YES! The President Can! By Johannes Wojuola
Nigeria cannot joke with this profound sector. On the other side, it is of significance to note the fact that the Petroleum sector accounts for over 60% of our revenue leakages.
It is lucent that the Nigerian Petroleum sector has been bereft of prudence and accountability. President Buhari’s consequent decision to put a special eye on this sector by personally overseeing the Ministry of Petroleum is in order.
I would not pretend or shelve beneath the carpet the moral and legal argots flying here and there giving credence to or castigating Mr. President’s decision.
It is important that I state here that, in fact, after President Buhari’s expertise in the Military sector, the next sector where the President is most proficient is in the Petroleum sector. Under Gen. Obasanjo’s military regime, Buhari served as the Federal Commissioner for Petroleum Resources – a similitude of what we have today as the Minister of Petroleum – from March 1976 to June 1978. He also helped in the establishment of the NNPC – where he was the Chairman in 1978 – and the Kaduna, New Port Harcourt and Warri refinery. He also supervised the laying of 3,000km of pipelines around Nigeria. He is credited for having laid the foundation for what we have as the Petrochemical Industry today.
President Buhari would bring his vast experience from the intimate working relationship he has had with the Petroleum sector’s management. And to boot, he would be bringing in his known virtues of integrity, prudence, honesty and honour to see to an effective management of this sector.
Would the President get any emoluments for the role? Obviously not. We must note that the President is the head of Nigeria’s executive and making sure this sector works is part and parcel of the job of the President. This is so whether there is a Minister or not.
I have seen a few hawk the simplistic argument that every Ministry must have a Minister, and even going to the length of supporting their point with the constitutional provision of Section 147 of the 1999 Constitution of the Federal Republic of Nigeria as amended. That is a wrong notion to hold. Whereas the proposition of this Section of the Constitution is such that the President must appoint Ministers who must be one from each State of the Federation – at least 36 Ministers – it is not in any effect providing to impel the President to designate to each Ministry a Minister. The prerogative of allocating Ministerial portfolios is solely vested in the President by the provisions of Section 5 (1) (a) and Section 148 (1):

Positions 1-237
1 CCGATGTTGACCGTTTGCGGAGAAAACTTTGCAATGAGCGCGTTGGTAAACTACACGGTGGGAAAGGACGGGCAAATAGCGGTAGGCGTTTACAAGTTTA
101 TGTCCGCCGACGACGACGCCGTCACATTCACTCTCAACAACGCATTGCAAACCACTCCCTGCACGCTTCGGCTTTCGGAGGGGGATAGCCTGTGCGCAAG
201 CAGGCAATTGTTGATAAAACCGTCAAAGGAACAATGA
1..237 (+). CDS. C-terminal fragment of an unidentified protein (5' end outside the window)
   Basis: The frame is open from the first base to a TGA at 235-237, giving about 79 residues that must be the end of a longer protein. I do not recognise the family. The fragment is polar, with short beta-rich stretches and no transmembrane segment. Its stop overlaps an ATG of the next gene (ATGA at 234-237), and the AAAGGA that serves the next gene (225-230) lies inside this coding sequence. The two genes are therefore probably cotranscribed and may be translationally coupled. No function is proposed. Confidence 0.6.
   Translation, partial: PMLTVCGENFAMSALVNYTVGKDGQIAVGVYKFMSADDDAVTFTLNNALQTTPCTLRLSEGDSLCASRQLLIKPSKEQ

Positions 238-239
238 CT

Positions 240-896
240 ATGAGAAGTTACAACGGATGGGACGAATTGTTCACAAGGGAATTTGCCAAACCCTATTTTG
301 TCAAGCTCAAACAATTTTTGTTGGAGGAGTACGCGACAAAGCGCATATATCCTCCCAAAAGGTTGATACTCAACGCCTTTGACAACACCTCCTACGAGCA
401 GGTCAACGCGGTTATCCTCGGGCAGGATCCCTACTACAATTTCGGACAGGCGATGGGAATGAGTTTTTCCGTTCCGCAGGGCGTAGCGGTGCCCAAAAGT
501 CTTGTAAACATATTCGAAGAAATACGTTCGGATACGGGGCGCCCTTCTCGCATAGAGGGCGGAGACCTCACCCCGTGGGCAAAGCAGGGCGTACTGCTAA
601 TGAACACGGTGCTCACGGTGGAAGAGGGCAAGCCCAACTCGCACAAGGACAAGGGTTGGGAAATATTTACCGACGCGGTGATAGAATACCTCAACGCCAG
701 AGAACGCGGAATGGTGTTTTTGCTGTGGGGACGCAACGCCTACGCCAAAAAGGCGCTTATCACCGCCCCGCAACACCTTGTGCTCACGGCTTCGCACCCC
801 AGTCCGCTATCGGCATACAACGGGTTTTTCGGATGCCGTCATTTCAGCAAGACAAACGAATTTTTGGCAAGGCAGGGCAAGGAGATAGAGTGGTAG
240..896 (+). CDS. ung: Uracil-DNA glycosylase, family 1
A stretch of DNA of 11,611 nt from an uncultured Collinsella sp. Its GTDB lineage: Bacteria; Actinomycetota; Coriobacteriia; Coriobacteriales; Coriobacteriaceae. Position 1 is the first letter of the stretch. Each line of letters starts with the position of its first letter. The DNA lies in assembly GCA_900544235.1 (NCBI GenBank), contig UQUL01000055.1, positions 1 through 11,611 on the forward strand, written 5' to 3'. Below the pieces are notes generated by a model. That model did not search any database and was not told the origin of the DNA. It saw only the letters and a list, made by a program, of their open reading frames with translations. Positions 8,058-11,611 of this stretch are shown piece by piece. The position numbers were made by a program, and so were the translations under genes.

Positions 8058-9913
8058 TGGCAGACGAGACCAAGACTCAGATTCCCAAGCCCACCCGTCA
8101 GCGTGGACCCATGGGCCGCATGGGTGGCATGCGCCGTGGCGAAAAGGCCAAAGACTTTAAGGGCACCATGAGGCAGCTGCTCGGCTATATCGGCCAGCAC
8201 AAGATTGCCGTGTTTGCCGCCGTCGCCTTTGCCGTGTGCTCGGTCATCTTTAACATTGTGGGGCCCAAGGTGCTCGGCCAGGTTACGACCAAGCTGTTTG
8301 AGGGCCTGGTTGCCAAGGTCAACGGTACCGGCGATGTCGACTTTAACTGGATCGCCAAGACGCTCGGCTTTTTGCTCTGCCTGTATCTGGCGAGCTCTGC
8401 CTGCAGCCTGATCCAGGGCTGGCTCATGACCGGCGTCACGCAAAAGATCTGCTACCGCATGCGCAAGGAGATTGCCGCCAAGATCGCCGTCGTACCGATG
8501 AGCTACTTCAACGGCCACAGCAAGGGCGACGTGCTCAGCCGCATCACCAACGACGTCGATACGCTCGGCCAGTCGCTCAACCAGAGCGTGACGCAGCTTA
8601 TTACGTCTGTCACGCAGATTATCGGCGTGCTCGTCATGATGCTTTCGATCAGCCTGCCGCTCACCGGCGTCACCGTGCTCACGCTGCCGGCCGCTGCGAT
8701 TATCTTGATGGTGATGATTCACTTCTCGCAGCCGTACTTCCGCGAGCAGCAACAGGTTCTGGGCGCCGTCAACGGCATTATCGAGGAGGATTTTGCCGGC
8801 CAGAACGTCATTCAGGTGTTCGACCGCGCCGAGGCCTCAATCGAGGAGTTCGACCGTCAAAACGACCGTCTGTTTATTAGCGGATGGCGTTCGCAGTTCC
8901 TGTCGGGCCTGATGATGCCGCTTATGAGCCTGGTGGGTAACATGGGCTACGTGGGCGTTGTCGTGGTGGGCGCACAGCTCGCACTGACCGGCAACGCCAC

Section 5 (1) (a)
“Subject to the provisions of this Constitution, the executive powers of the Federation –
shall be vested in the President and may, subject as aforesaid and to the provisions of any law made by the National Assembly, be exercised by him directly or through the Vice-President and Ministers of the Government of the Federation or officers in the public service of the Federation …”
Section 148 (1)
“The President may, in his discretion, assign to the Vice-President or any Minister of the Government of the Federation responsibility for any business of the Government of the Federation, including the administration of any department of government.”
Summarily: the President may establish as many Ministries as he deems necessary – but not below the nethermost of 36 Ministries – assigning to each a Minister of his choice.
One of the most common issues that have arisen from President Buhari’s decision to oversee the Petroleum Ministry is bordered on the provisions of Section 138 of the 1999 Constitution of the Federal Republic Nigeria as amended:
“The President shall not, during his tenure office, hold any other executive office or paid employment in any capacity whatsoever”
Except for mischief, it is clear to the meticulous observer that the overseeing of the Ministry of Petroleum by the President does not in any way mean him taking another office or paid employment. The President is vested with ALL executive powers of the Federation by virtue of Section 5 (1) (a) of the 1999 Constitution of the Federal Republic Nigeria as amended. The same Section provides that the exercise of the executive powers of the President may (at the President’s discretion) be exercised by Ministers, but in no way precludes the President from the exercise of his executive powers. The petroleum sector is a branch of the executive. And by virtue of this fact the President may decide to oversee this Ministry by himself – as he has so chosen.
This once venal Ministry must have a turn around. Its peculiar recent past that harbored high-level malfeasance and embarrassing pilferage of our nation’s commonwealth must experience CHANGE indeed. President Buhari has made it clear that he wants to make a difference in his administration; he wants to ensure that this sector which produces the largest part of our revenue works well. And where it does, it would be for the benefit of every Nigerian.
The recent constant supply of gas to our power thermal plants has led to a boost in electricity generation and supply. Availability of petroleum products generally without hustles, transparency being entrenched in a sector where the activities were hitherto clouded in opaqueness and mystery, is enough proof that President Buhari’s mantra of change is not mere verbalism. This is a good and welcome start. And with the President overseeing the sector, with an extra eye, things are surely headed for the better.
Johannes Wojuola, Lawyer and the Editor-in-Chief of LOL! Magazine writes from Abuja.